Drexel dragonThe Math ForumDonate to the Math Forum



Search All of the Math Forum:

Views expressed in these public forums are not endorsed by Drexel University or The Math Forum.


Math Forum » Discussions » sci.math.* » sci.math

Topic: A series of progressively better approximations to exp(-x), x>=0
Replies: 6   Last Post: Oct 19, 2010 10:29 AM

Advanced Search

Back to Topic List Back to Topic List Jump to Tree View Jump to Tree View   Messages: [ Previous | Next ]
sales@kt-algorithms.com

Posts: 78
Registered: 1/29/05
Re: A series of progressively better approximations to exp(-x), x>=0
Posted: Oct 15, 2010 1:02 PM
  Click to see the message monospaced in plain text Plain Text   Click to reply to this topic Reply

On Oct 15, 3:39 pm, Tim Norfolk <timsn...@aol.com> wrote:
> On Oct 15, 8:48 am, Knud Thomsen <sa...@kt-algorithms.com> wrote:
>
>
>

> > Consider approximations of the form, x>=0, p an integer:
>
> >                  C                1
> >   exp(-x)  ~  (-----)^p  =  -------------             (1)
> >                C + x        (1 + 1/C x)^p

>
> > The complexity of the approximations is arguably independent of p,
> > with only one optimizable constant. Execution time grows as
> > O(log(p)) using exponentiation by squaring; then p being a power of
> > 2 is particularly efficient.

>
> > Note that substituting variable x, e.g. with x^2/2 to create an
> > approximation to the Gaussian, does not change the maximum
> > |abs. error|.

>
> > With an optimal C-value, Copt, the maximum |abs. error| becomes
> > roughly inversely proportional to p.

>
> > A simple asymptotic approximation to Copt is: C(p) = p-0.6627435.
>
> > The following approximation might be useful for precalculation of
> > Copt(p):

>
> >   Copt(p) ~ Cappr(p) = p - Q0 + Q1/p - Q2/p^2 + Q3/p^3 - Q4/p^4
>
> >   Q0 = 0.6627435  Q1 = 0.2569148  Q2 = 0.0772350  Q3 = 0.0157493
> >   Q4 = 0.0009863

>
> > with an |abs. error| < 9E-7.
>
> > In the table below, giving relevant parameters for selected values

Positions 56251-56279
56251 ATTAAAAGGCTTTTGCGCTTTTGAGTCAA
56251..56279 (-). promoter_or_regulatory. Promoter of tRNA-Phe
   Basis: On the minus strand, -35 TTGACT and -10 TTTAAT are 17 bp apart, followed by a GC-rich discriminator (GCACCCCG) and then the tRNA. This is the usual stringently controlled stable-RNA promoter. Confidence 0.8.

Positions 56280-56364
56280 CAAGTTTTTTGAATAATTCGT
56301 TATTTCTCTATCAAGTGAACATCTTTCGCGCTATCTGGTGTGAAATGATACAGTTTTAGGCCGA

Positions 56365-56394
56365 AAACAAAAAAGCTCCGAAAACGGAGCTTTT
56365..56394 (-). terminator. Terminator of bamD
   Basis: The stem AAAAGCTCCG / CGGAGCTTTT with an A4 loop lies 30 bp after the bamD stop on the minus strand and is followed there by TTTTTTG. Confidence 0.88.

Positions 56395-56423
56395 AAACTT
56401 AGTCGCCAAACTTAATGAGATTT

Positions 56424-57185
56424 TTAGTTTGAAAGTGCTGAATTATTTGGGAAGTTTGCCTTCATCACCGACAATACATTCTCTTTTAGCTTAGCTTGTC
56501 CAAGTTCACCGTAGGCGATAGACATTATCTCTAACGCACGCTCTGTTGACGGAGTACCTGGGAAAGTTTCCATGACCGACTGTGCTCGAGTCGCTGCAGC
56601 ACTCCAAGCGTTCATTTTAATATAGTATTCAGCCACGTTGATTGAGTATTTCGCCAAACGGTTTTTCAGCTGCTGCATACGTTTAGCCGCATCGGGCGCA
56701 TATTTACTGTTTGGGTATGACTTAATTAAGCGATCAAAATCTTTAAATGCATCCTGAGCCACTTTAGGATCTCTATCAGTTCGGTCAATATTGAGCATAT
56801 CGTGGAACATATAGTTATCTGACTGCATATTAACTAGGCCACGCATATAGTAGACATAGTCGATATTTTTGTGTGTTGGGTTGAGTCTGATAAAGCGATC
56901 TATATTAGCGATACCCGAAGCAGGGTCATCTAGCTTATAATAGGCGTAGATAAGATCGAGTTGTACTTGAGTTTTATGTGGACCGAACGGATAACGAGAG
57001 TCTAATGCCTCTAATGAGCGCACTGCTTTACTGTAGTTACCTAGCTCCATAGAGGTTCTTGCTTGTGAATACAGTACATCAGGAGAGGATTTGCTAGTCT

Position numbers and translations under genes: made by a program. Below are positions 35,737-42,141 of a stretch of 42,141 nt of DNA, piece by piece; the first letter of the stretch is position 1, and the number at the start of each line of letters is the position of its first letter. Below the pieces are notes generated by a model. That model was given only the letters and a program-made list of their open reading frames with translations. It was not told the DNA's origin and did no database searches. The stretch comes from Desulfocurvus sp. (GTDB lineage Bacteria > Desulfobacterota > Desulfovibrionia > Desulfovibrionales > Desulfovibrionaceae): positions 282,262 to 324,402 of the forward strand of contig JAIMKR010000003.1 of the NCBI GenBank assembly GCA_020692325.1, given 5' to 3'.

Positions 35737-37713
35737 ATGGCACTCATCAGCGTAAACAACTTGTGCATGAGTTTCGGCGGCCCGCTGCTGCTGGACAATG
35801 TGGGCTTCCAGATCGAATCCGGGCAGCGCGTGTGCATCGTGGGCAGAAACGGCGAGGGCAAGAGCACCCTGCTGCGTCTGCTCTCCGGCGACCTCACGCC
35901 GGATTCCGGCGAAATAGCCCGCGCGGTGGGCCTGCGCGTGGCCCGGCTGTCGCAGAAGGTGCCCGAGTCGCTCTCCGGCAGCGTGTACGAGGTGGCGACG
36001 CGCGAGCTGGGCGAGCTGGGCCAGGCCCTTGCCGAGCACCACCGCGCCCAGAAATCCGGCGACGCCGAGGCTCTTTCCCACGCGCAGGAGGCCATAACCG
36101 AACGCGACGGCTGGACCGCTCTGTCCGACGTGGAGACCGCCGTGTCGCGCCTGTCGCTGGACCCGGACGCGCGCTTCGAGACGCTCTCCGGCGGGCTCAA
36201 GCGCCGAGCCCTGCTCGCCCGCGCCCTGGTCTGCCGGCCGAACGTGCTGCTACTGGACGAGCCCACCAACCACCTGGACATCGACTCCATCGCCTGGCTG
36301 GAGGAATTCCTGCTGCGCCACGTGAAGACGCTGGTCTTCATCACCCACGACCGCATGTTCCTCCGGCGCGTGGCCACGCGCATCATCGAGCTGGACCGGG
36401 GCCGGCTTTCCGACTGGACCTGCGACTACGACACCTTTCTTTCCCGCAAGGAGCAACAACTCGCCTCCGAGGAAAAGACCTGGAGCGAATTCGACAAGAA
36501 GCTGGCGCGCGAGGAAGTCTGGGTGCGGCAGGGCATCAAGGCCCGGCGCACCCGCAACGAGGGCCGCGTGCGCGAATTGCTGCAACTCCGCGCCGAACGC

> > of p, the following abbreviations are introduced:

>
> >   Eopt   The max. |abs. error| of appr. (1) for C=Copt
> >   Esimp  The max. |abs. error| of appr. (1) for C=p-0.6627435
> >   Eappr  The max. |abs. error| of appr. (1) for C=Cappr

>
> > ----------------------------------------------------------
> >   p          Copt        Eopt       Esimp/Eopt  Eappr/Eopt
> > ----------------------------------------------------------
> >     1      0.5316985   1.018926E-1   2.1001687   1.0000016
> >     2      1.4483130   5.635451E-2   1.3831008   1.0000024
> >     3      2.4148834   3.892816E-2   1.2331002   1.0000013
> >     4      3.3969007   2.972884E-2   1.1675592   1.0000011
> >     5      4.3856753   2.404472E-2   1.1307883   1.0000022
> >     6      5.3780032   2.018465E-2   1.1072508   1.0000020
> >     7      6.3724285   1.739220E-2   1.0908921   1.0000014
> >     8      7.3681949   1.527833E-2   1.0788628   1.0000008
> >    10      9.3621912   1.229050E-2   1.0623562   1.0000001
> >    12     11.3581384   1.028000E-2   1.0515630   1.0000005
> >    16     15.3530151   7.745754E-3   1.0383026   1.0000008
> >    24     23.3478275   5.187811E-3   1.0252929   1.0000010
> >    32     31.3452094   3.899888E-3   1.0188801   1.0000010
> >    48     47.3425749   2.605962E-3   1.0125275   1.0000008
> >    64     63.3412515   1.956740E-3   1.0093735   1.0000006
> >   128    127.3392587   9.800744E-4   1.0046704   1.0000003
> >   256    255.3382588   4.904639E-4   1.0023312   1.0000001
> >   512    511.3377580   2.453387E-4   1.0011646   1.0000000
> >  1024   1023.3375074   1.226961E-4   1.0005821   1.0000000
> >  2048   2047.3373820   6.135471E-5   1.0002911   1.0000001
> >  4096   4095.3373193   3.067903E-5   1.0001456   1.0000001
> >  8192   8191.3372879   1.533993E-5   1.0000728   1.0000001
> >  ..
> > ->inf   p-0.6627435#   0.1256681/p#  1.0000000   1.0000000
> > ----------------------------------------------------------
> > #) Using Aitken's delta-squared process on (p-Copt) and (p*Eopt).

>
> > Best regards,
> > Knud Thomsen
> > Geologist, Denmark

>
> This specific problem is an old one in approximation theory. Have you
> looked at Pade approximants, for example?


Yes, I'm familiar with Pade approximants and other approaches in my
work with mathematical modelling.
What I find interesting about the proposed method is the simple
scalability.

Regards,
Knud



Point your RSS reader here for a feed of the latest messages in this topic.

[Privacy Policy] [Terms of Use]

© Drexel University 1994-2014. All Rights Reserved.
The Math Forum is a research and educational enterprise of the Drexel University School of Education.